Gay parenting is like any other kind of parenting… until laws written by straight politicians or closeted, self-hating homosexuals decide it’s not. And in that case, being a gay parent has its hurdles. As a gay parent, I sometimes feel isolated, like an island at sea, sticking out from the rest of my surroundings like, well, an island at sea. Unless they’re jerks, it’s pretty easy for gay parents to support other gay parents. We get it. And we preach the same sermon to the same gay choir.
But my two-mama, three-kid family needs a bigger village. Save the gay jokes and Village People references. I have a special place in my heart for the heteros, the village of straight men, women, parents, friends and strangers who help me raise my children. And I want to thank them.
I want to thank my opposite-sex loving friends who love me for me. They see my sexuality as a detail and not the whole picture. They are not blind to my gayness, but seem to not notice it. They were the biggest advocates and supporters during mine and my partner’s journey to parenthood.
I want to thank the straight, open-minded, supportive men and women I have never met who have stood up for equal rights and against hate. I don’t know their motivation for decency. It might be human kindness. It might be respect. Or it might be because they become as angry or sad as their gay or lesbian friends who feel isolated.
And I want to thank the straight parents everywhere who see me as a parent, first and foremost. Period. This parenting thing is hard. From my closest friends to moms and dads I have never met or only passed in a store or restaurant, I feel supported and respected. Having kids has a way of doing this. Sexuality be damned: toddlers are a fucking nightmare. I need my straight village to vent to, to lean against, and to carry the rainbow flag when I am too tired to preach my sermon.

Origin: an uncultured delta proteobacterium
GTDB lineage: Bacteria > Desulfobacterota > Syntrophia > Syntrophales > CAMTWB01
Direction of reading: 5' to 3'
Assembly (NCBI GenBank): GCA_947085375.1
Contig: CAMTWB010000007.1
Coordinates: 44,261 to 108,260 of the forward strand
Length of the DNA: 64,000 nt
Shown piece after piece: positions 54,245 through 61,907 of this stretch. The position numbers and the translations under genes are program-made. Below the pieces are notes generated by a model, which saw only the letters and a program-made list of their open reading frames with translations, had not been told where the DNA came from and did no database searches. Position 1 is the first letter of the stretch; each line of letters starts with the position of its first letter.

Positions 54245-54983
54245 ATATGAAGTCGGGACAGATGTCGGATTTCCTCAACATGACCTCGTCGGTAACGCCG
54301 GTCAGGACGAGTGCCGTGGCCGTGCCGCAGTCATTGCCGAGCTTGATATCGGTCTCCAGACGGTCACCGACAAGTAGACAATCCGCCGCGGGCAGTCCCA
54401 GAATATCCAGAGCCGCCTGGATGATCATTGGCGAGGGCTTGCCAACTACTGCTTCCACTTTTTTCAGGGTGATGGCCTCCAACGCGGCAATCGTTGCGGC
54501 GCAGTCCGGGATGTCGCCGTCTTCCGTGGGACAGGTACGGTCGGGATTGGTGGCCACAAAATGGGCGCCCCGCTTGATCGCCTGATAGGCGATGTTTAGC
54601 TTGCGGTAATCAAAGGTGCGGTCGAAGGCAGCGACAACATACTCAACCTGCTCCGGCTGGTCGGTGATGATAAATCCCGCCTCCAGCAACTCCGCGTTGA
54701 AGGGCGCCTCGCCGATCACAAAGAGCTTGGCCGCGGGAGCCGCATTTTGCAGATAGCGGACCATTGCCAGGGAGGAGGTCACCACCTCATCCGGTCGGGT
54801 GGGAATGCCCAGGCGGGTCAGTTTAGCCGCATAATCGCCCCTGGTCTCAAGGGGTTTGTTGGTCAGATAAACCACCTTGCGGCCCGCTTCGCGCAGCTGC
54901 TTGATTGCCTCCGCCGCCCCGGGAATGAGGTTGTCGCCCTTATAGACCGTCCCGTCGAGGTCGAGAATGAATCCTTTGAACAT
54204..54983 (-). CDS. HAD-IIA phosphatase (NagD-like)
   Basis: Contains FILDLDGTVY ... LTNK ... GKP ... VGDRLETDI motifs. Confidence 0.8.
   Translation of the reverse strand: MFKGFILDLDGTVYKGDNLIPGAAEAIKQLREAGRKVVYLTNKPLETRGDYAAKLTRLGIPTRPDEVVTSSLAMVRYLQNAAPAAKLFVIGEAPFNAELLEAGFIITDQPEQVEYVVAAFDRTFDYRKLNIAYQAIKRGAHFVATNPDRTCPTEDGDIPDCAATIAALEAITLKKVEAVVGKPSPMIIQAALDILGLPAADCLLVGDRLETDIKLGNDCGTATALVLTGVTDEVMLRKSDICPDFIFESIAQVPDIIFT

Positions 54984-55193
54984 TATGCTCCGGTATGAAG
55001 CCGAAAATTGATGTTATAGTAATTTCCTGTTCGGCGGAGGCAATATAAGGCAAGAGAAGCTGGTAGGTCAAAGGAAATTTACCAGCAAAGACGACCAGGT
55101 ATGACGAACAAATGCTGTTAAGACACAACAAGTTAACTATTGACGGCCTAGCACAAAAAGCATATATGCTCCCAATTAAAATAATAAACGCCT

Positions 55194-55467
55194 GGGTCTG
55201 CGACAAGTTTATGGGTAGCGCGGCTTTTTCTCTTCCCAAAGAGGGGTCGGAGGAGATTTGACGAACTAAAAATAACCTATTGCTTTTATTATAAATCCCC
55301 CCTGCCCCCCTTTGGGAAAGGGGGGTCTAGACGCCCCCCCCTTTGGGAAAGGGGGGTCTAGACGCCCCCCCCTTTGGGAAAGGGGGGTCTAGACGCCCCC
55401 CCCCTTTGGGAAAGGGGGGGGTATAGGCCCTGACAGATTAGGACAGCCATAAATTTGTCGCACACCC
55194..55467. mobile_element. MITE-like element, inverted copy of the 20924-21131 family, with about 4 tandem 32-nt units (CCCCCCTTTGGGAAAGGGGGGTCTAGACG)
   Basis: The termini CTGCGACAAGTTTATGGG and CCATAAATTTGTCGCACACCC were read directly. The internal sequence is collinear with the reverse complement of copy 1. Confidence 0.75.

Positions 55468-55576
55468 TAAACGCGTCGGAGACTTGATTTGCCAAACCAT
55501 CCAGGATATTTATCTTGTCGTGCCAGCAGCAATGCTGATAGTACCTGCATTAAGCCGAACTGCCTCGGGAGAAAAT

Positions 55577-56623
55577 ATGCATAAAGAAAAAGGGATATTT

Traveling with children is also a wonderful equalizer between us gays and straights, especially when sitting with a screaming toddler several thousand feet in the air on an airplane as hot as the sun—seriously what is up with the temperatures on airplanes?
My partner and I recently flew from our home in Vermont to Florida with our three kids, an almost four year old daughter and twin 18 month old sons. For weeks, the anticipation of the trip sent us into complete denial of the trip. We knew we would each be holding very active boys who hate constraint. We knew their nap would be thrown right out the window, along with our sanity. We worried less about our daughter. She had her own seat and a backpack full of snacks and Disney paraphernalia she rarely gets. She would be happy for days or in a sugar coma. Either way, she would be quiet.
One of the flights was miserable. My partner and one of the boys were 10 rows from where I was sitting with my daughter and my other son, the screaming one. I was sweating, frustrated, and wanted a drink. I knew the guy next to me, trying to read his book, was annoyed. Trust me: I wanted the screaming to stop too. And I would give anything to be able to read a book that didn’t have pictures in it. I felt your pain, Sir.
But suddenly, another mother who was sitting nearby and dealing with her own unhappy toddler stopped to ask if I needed help. She wondered if I was alone. When I explained my family’s seating arrangement, she was empathetic. She told me her husband could manage their two kids for a few minutes if I needed anything. She understood. She was the few minutes of support I needed to reset.
That stranger allowed me to take a breath, remind myself that I was not alone, and that the plane would land and my vacation would start soon. She helped me be a better, more patient parent in that moment. She, like so many others, is a part of my village and who I needed in that moment to help raise my children.
I love my gay village members too, but the straight ones, the straight parents who have nothing to gain in my fight for equality are the ones who keep me fighting and moving forward on my parenting journey. Those known and unknown village members give me confidence that the world is changing. My straight village gives me hope that someday our villages won’t be divided and we will all just be people trying to raise our children.